The planning application referred to is for the proposed demolition of the parade of shops in High Road to make way for a new block of shops including 13 two-storey flats above the shops with 13 parking spaces for residents at 18-32 High Road, Benfleet. The application was heard at Committee on 7th February 2006 and members decided to refuse the application.

    Parliament has entrusted local authorities with responsibility for development control in their areas. It is for them to decide, with particular regard to the provisions of the County Structure and Local Plans, any relevant views expressed by neighbouring occupiers, local residents and other third parties (although they are not bound to accept those views) and any other relevant material considerations which fairly and reasonably relate to the application concerned, to decide whether or not a proposal should be given planning permission. The First Secretary of State intervenes in this responsibility only in the most exceptional circumstances and then only when issues of national or regional importance are involved. To do so more often would undermine the responsibility given to local planning authorities.

27th February 2007


SUPPLEMENT TO THE VOTES AND PROCEEDINGS

Observations by the Secretary of State for Communities and Local Government on the Petition [8th March 2006, in the last session of Parliament] from residents of Wroughton Road and Croft Road, Swindon for an alternative route for Croft Road to Hay Lane Link.

The planning application for the Swindon Southern Development Area, which included the Croft Road to Hay lane Link via a tunnel under the M4, was formally referred to the First Secretary of State on the 28th January 2004 under the Town and Country Planning (Residential Development on Greenfield Land) (England) Direction 2000.

The First Secretary of State then considered whether or not he should determine the application himself following a local public inquiry. After careful consideration of all the matters raised by this application, and having regard to his policy on call in, the First Secretary of State concluded in his letter of 16th June 2004 to Swindon Borough Council that there was not sufficient conflict in this case with national planning policies on housing, transport and industrial and commercial development, or any other sufficient reason, to warrant calling in the application for his own determination. He therefore decided that the decision on whether or not to grant planning permission in this case should remain with the local planning authority. Swindon Borough Council therefore went on to grant outline planning permission for the development in May 2005.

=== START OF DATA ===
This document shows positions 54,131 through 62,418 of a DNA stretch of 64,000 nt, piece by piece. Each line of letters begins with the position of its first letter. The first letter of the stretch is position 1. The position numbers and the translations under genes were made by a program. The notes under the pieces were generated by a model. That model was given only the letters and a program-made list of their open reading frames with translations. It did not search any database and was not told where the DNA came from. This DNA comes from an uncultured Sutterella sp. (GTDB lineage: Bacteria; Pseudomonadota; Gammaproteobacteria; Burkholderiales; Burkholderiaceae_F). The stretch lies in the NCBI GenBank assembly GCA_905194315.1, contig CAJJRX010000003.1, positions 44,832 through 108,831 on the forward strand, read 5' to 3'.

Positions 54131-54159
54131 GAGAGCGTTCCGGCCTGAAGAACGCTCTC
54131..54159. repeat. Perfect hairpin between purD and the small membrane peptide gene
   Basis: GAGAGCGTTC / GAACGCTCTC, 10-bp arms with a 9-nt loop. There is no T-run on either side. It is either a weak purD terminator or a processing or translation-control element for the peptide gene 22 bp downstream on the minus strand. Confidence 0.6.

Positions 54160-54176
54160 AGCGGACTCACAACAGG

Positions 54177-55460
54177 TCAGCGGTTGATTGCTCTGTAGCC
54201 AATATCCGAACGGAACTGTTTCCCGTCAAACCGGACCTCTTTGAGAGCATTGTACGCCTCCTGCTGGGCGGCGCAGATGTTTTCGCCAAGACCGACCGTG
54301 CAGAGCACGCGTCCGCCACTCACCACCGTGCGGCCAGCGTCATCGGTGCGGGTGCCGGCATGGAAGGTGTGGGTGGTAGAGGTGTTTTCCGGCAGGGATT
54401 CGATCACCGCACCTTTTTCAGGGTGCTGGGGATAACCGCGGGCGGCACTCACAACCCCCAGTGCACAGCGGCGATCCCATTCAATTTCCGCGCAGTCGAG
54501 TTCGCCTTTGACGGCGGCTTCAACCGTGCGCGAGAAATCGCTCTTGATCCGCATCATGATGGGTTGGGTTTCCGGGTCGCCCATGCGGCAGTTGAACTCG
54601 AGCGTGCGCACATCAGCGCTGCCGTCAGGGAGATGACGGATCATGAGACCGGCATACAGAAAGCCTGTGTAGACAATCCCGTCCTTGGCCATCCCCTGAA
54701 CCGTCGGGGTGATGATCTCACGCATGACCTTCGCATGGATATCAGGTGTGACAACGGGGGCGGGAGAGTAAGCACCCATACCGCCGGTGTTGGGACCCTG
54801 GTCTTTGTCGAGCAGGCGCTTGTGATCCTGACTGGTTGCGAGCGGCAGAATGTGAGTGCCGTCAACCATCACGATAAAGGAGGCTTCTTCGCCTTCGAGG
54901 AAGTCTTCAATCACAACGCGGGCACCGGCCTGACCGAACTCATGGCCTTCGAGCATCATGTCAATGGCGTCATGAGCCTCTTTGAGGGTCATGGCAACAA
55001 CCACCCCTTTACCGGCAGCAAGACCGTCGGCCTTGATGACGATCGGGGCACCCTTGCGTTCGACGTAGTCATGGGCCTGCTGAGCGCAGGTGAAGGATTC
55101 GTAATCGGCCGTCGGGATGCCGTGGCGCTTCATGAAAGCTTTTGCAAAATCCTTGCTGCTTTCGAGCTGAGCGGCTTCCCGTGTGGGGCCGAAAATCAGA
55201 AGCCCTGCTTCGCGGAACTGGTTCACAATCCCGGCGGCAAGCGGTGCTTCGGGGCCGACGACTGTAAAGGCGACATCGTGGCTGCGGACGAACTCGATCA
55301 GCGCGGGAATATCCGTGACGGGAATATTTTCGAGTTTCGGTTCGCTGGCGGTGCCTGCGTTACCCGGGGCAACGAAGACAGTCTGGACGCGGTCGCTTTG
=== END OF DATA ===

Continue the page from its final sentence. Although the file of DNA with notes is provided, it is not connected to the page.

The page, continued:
22nd February 2007


SUPPLEMENT TO THE VOTES AND PROCEEDINGS

Observations by the Secretary of State for Communities and Local Government on the Petition [26th April 2006, in the last Session of Parliament] from citizens of Milton Keynes for a local referendum on expansion planning and delivery.

Overall responsibility for planning policies and delivery in Milton Keynes remains with Milton Keynes Council. Milton Keynes Partnership (MKP) helps to facilitate development work, bringing together local partners. Milton Keynes Council is represented on the board of MKP.

The MK2031 Growth Plan is intended as the start of a process of wider community engagement that will help members of the Milton Keynes Partnership and the wider community to input more effectively into the statutory planning processes.

The South East Plan is the statutory planning document at regional level. The South East England Regional Assembly has submitted their Draft South East Plan to the Government. This is now out for public consultation.

22nd February 2007


SUPPLEMENT TO THE VOTES AND PROCEEDINGS

Observations by the Secretary of State for Communities and Local Government on the Petition [26th April 2006, in the last Session of Parliament] from residents of Thundersley and Benfleet against the storage of hazardous waste on the Manor Trading Estate.

    The application to Essex County Council, reference ESS/10/06/CPT, is in respect of the receipt and temporary storage of asbestos wastes, within the existing Waste Transfer and Treatment Station, at Unit 10, Manor Trading Estate, Brunel Road, Benfleet, Essex.